Live Review: Kate Ellis + My Girl The River, Green Note, London – 11th October 2021

“We have lift-off. I’m so excited to be here,” declared My Girl The River, with a combination of both joy and relief. Warmly the audience echoed her sentiments. With that began a lovely evening of Americana that encapsulated the togetherness music creates between performer and listener. The intimacy of the much-loved Green Note tied that bond closer.

On record and usually live, My Girl The River is Kris Wilkinson Hughes and Joe Hughes with guest appearances from daughter Ruby, but tonight it was solo Kris. For those familiar with her two fine albums it was a chance to savour her impressive vocal range. Noting that both she and Kate Ellis come from Louisiana she went straight back to her hometown, opening with ‘Covington’ from her first album, ‘This Ain’t No Fairytale’. At a brisk pace Wilkinson conveyed southern warmth and fragrance “full of azalea and pine”. Such was the authentic folk of ‘I Try’ Wilkinson might have been singing in a 1960s Greenwich Village coffee house on this deeply touching tribute to her late mother. Others from last year’s ‘Cardinal in the Snow’ album included the layered emotion of ‘You Do Not Deserve My Tears’ and ‘Slow Mover’. Written deep in the pandemic her new single, ‘It’s Gonna Be Alright’ had a lovely Woodstock sound, “We are stardust, we are light”. Joni also sprang to mind. To finish, Wilkinson served up some Louisiana ‘Hot Chicken’, a cautionary tale that sizzled with New Orleans heat.

Kate Ellis, who hails from the other side of Louisiana, was with her regular band of co-writer and husband Andy Hobsbawm, Joseph Paxton on fiddle and mellotron with a mouthpiece (honest) and Joe Bennett on keyboard and bass. Opening with ‘Can’t Not’ Ellis gave an elegant introduction to her vocal subtlety. The gentle fiddle and keys swirled around her lush country-folk voice.

How the years seem to fly by as it is now four of them since Ellis released her very well-received debut album, ‘Carve Me Out’. Fortunately there is more on the horizon with a new album due early next year. From that came a new single, ‘Bluebirds and Rye’, a lovely letter of reassurance from Ellis the mother, soothing her daughter’s present anxieties and future apprehensions because “there will always be bluebirds and rye”. ‘Another Way’ stayed in the family, this time Ellis the daughter forgives her father for remaining resolutely stuck in his ways. Bennett’s keys rolled the years back for Ellis’s haunting voice, infused with love for the man who first got her into music and to whom she owes her southern country-folk music roots. ‘Wonderland’ evokes the beauty of the natural world that we are losing so fast. In advance of Cop26 this will be released as her new single in collaboration with the art of Geraldine van Heemstra. Compared with her debut record these new songs have a more English folk sound, something that particularly resonated on the new album’s title track ‘Spirals’.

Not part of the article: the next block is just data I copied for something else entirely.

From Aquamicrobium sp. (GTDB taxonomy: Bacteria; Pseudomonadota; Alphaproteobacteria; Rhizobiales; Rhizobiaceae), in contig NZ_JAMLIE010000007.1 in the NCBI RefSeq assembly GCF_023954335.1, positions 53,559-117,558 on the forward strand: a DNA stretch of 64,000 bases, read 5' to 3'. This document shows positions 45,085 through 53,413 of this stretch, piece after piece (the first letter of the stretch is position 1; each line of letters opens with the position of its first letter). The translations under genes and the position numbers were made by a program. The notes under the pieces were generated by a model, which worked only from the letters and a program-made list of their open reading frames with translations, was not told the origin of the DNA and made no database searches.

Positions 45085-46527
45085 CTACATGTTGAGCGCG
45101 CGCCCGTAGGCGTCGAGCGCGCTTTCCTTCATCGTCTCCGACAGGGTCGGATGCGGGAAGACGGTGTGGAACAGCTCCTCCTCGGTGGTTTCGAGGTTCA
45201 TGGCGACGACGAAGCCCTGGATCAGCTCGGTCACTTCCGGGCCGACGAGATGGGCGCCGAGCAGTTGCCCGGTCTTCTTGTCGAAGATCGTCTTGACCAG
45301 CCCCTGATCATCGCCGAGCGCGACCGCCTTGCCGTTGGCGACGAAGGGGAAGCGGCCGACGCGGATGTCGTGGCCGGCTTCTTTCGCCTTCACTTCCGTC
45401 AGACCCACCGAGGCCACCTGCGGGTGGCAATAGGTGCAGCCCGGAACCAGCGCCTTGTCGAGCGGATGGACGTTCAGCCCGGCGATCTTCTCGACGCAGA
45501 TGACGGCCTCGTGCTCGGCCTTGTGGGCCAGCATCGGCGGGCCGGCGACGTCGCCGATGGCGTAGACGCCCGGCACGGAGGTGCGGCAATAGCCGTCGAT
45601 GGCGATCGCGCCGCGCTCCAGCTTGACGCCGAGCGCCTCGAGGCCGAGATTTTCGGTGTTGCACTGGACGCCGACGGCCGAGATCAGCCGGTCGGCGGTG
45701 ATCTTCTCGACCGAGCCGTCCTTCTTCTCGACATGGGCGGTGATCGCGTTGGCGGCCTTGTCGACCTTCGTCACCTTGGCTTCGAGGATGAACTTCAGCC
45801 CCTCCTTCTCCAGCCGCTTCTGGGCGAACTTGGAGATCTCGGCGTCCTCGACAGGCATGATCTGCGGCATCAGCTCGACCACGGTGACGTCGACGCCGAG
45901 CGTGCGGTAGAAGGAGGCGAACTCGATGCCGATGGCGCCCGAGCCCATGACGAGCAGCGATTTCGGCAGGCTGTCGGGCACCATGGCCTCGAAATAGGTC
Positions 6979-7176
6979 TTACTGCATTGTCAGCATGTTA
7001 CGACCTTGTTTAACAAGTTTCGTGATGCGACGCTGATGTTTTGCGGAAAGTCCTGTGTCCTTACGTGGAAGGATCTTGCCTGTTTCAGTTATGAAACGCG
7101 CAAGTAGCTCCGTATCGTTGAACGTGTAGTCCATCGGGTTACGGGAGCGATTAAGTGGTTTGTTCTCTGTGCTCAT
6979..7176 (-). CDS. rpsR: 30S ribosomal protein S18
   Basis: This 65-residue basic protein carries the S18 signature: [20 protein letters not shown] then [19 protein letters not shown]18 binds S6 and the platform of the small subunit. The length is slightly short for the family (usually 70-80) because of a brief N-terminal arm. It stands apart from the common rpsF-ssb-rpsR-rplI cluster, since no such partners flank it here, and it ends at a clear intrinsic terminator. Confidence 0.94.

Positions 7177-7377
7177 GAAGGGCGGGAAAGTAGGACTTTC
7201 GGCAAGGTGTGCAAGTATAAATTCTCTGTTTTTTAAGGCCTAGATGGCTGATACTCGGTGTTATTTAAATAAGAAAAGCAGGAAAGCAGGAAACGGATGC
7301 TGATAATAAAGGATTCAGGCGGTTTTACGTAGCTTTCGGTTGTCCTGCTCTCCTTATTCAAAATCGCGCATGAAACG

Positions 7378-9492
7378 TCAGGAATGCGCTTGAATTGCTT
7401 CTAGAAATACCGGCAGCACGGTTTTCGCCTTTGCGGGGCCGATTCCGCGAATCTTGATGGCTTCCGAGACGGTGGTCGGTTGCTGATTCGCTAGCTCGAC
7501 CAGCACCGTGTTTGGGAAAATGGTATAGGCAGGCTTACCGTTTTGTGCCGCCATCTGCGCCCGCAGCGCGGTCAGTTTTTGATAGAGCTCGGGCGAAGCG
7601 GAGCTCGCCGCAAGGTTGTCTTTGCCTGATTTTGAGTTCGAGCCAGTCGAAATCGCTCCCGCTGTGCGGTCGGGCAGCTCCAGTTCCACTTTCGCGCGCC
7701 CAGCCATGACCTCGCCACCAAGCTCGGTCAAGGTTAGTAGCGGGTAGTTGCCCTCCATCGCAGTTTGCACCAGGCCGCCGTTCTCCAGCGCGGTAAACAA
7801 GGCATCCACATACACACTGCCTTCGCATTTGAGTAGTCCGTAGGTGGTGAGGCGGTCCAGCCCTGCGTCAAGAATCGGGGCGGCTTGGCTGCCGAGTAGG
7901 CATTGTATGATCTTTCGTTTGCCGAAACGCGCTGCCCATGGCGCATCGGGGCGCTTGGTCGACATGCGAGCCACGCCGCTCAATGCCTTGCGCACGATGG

Though they usually write together ,Hobsbawm’s own new compositions ‘Scars’ (described by his wife as “a dysfunctional love song”) and ’I Am The Tree’ inspired by his mum’s portrayal of a family, show his own vocal subtlety gaining more prominence on stage. For her own inspiration, as Ellis admitted while introducing ’The Story You’ve Been Told’, she draws on her various insights about who we are and why. Perhaps that explains her frequent return to family ties. Ellis excels in taking the listener into these intimate thoughts, crafting lines of great empathy. The sensitivity of the musicians around her creates another family.

Compared to her new songs, those from her debut album, ‘Carve Me Out’ and ‘I Believe’ do have a more American folk tinge. But that stylistic adaptability must have been there all along. Ellis just needed more songs to bring out those various strands. Underlining that versatility was the way she put her mark on ‘Other Side of the Street’ a countrified take on the indie of Tom Hackwood.

My Girl The River joined Ellis and her band for a loving tribute to two greats we have lost since they last performed regularly. Their heartfelt ‘Speed of the Sound of Loneliness’ that John Prine and Nanci Griffith sang together brought this return to live roots music to a moving close. From Louisiana west to east all the way to Camden central, Kate Ellis and My Girl The River told stories, shared thoughts of love and heartbreak that bring us all together. How we have missed that.

Thanks to @bullfishfighter for all photos

About Lyndon Bolton 60 Articles
Writing about americana, country, blues, folk and all stops in between

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